9:36 AM



It is Wednesday and so far I am progressing slowly with my, “To Do List”.  Even with little time on Monday and Tuesday I managed to complete #8 on my list.
8. Email Frank  for an update about his experiment making a hologram.
Although making a hologram doesn’t relate to my Arabia project directly, it might be an option for museums to use in an exhibit.  Why, because exhibits need to tap into the human experience and a hologram brings out a 3-D effect making you feel like you are there….the image I sent Frank was a portrait (seen in the last blog) of the 1847 lady, she was a thinking, breathing person and after spenting time viewing her, don’t you feel you know her?
Daguerreotypes were the first photographic process of making an image on a silver coated tin plate (beginning in 1839) and are the only type of photograph that can produce a hologram. Unfortunately for me, most of my image collection aren’t daguerreotypes, however, my husband has collected quite a few, so I guess I am lucky.


Above I’ve posted an ambrotype from my collection of a little boy using tongs to hold a chunk of ice. Ambotypes are images printed on glass (beginning in the 1850s). This type of image is called an occupational because it hints how the sitter earns a living (tools, clothing). During the 1850s there is a sense of pride in one's job and how he makes a living defines who he is. I refer to this ambrotype as "active" since the boy is trying to actively trying to tell us about his view of the world, isn’t he?
My father was born in 1911 and he grew up on a dairy farm near Hazelton, Pennsylvania and he told me during the winter, how he'd walk out on a frozen lake and cut out blocks of ice. It was hard work, because once the block was cut, he said he would push down with all his weight and the force of the water would pop the block out of the water and onto the surface. He said the blocks would be stored in the cellar in layers of hay. (Boy do I miss his stories).
The block of ice in this ambro seems to be cut just like he described and the bottom isn't cut because the saw could not reach it. So, unlike today, this block was harvested from a pond, lake or river.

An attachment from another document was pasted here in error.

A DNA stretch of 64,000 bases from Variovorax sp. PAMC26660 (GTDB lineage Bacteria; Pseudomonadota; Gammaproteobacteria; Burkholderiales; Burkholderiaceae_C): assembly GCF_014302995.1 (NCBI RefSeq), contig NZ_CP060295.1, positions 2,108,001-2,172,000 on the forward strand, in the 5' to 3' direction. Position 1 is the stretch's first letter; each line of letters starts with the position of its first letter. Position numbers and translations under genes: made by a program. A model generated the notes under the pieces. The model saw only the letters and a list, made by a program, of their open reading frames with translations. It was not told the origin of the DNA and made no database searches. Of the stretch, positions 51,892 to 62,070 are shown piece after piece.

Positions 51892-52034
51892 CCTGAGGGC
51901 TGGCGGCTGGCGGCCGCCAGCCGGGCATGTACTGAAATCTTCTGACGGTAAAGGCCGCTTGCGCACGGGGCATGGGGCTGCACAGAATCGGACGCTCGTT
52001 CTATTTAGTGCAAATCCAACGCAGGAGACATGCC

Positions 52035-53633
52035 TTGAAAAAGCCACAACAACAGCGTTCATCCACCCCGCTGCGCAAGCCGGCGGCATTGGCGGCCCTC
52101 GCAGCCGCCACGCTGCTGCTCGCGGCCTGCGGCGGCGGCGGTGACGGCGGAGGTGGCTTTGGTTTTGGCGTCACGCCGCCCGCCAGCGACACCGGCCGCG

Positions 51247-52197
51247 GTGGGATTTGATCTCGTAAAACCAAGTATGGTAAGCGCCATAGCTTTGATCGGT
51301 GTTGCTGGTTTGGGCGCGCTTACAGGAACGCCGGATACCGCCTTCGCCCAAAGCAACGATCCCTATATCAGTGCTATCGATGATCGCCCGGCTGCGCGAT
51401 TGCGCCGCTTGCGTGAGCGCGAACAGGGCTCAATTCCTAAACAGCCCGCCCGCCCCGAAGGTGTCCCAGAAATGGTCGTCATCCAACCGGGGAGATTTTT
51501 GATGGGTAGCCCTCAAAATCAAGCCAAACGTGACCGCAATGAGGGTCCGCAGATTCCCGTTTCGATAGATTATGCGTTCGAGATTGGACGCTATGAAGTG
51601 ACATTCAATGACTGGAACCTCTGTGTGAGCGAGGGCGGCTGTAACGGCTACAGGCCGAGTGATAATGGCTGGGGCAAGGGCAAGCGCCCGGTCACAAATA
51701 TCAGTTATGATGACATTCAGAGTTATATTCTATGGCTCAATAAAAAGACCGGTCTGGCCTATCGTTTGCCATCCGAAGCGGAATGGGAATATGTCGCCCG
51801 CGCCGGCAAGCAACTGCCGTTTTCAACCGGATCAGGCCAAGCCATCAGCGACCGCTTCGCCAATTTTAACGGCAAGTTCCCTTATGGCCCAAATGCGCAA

Although there are no identifying marks to the photographer, it is clear he is a boy from every town in America and certainly you’d see him at the North Levee at the Ice Depot next to where Arabia's Nicholas Springer clerking St Louis Levee showing where Nicholas Springer worked.
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Enjoy my correspondence
Frank DeFreitas April 15 at 11:10pm
Hello Elizabeth. I was able to place the Dag in the laser light tonight. It really brings out quite a bit of detail and contrast that doesn't show as nicely in ambient room lighting. Perhaps it is due to the monochromatic nature of laser light. There are a few concerns, but I believe it can be made into a hologram. There are two issues: (1) is the mirror-like surface. I'm concerned that it might burn the holographic plate during recording; and (2) the cover flap is problematic for setting it up for recording. I might be able to get around these two concerns, however with a little ingenuity. I let you know next steps which may take place next week. -- Frank
Frank DeFreitas May 2 at 4:19pm
Hello Elizabeth. I'm looking into having a school group learn about and work on your DAG hologram. If this were to go through, it would take place during the last two weeks of May and the first week of June.

Elizabeth Isenburg May 2 at 5:50pm
Hello Frank,
First I am thrilled you are using this with a students....see, you should have been a teacher! But, really aren't we all teachers?
 Let's see how your test goes and regardless, you should keep the dag because showing the image as an example. And do write this up for an article.
The Daguerreian Society symposium is in at the Atlanta History Museum this year in October and I would like to show the image and the hologram at the meeting and then return it to you.....I think there might have others interested in having their daguerreotype turned into a hologram.
 
NOTE- if you are in the Atlanta Georgia area- you should come to the Daguerreian Society Symposium. Besides the Saturday's trade show (all forms of early photography) there are lectures at The Atlanta History Center. 
Better yet, come and JOIN using your paypal account.